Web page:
Author: Karsten Hein
Category: Audiophile Music
"Turn up the Quiet" is Diana Krall’s 13th studio album and has been my personal reference medium for testing new HiFi equipment for some years now. When listened to over a car stereo or a mediocre home system, much of the album’s subtle charm may go unnoticed, but if the system is up to par, there is great tonal balance and spacial accuracy in this recording.
Released on 5 May 2017, "Turn up the Quiet" is a collection of 11 Jazz standards which Diana Krall interprets alongside some of the best Jazz musicians of our time. Among these are Christian McBride, Russel Malone, Jeff Hamilton, and John Clayton Jr. The music comes across as effortless and compelling, as both playful and mature. It is easy to forget one is listening to HiFi gear and to just focus on the music instead — if the setup is right.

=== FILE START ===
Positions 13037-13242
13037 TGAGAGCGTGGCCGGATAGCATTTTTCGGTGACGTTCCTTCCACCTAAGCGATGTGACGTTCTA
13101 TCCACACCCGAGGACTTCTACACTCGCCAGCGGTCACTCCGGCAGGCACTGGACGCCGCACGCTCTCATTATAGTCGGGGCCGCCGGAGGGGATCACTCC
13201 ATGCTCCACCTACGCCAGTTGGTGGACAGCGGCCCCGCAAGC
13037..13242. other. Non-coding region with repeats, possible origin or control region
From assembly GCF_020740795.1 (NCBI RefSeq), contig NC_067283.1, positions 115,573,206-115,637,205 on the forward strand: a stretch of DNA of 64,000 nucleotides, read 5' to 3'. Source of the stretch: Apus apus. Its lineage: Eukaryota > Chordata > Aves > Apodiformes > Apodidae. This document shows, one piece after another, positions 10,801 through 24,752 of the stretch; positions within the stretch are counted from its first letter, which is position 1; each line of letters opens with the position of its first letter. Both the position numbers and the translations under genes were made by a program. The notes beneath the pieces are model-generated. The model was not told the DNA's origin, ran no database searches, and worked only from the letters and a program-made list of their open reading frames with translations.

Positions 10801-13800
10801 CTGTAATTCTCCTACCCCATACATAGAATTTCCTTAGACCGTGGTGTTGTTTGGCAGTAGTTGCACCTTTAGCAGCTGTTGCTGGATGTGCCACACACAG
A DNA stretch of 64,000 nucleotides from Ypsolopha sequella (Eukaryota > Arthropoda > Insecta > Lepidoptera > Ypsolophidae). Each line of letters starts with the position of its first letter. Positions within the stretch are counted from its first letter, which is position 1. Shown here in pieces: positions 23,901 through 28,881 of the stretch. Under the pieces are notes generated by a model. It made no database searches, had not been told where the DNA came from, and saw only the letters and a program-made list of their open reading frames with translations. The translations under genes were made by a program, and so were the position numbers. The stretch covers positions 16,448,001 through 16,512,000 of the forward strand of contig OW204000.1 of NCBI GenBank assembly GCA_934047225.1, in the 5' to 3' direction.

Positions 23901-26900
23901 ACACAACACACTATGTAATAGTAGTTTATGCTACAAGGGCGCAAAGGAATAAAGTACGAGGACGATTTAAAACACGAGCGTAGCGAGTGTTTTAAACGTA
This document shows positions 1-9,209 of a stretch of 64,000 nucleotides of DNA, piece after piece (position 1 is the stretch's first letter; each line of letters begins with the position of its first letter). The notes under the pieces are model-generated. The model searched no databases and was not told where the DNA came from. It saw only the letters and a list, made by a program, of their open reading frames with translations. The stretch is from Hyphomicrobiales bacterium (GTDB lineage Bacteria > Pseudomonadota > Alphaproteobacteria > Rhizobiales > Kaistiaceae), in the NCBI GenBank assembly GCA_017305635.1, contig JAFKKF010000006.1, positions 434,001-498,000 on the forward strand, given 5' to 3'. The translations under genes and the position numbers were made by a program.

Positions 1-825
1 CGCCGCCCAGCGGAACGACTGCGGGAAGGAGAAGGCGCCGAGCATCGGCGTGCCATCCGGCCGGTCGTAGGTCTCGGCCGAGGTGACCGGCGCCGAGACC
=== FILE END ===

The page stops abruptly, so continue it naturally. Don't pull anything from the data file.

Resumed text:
Turn up the Quiet is a studio album that has been arranged around Diana’s voice. Consequently, the voice is presented louder than it would be in a live performance. This means the album should be played at around 70-80 dB living room volumes for it to be realistic. If you listen louder, the voice starts to sound unnatural, drawing too much attention to small clicks and pops happening left and right of Diana’s tongue.
In summary, it can be said that Turn up the Quiet is a high quality studio album that should easily satisfy critical ears, for as long as it is played at realistic volumes with the singer’s voice as focal point. The album can be helpful in detecting flaws such as tonal coloration, etc., in the system and is also wonderful to enjoy on a well-balanced system. When I sometimes read in forums that people’s reference tracks are to be found on the tenth remastering of Dire Straits or Pink Floyd albums, here is something more modern to consider.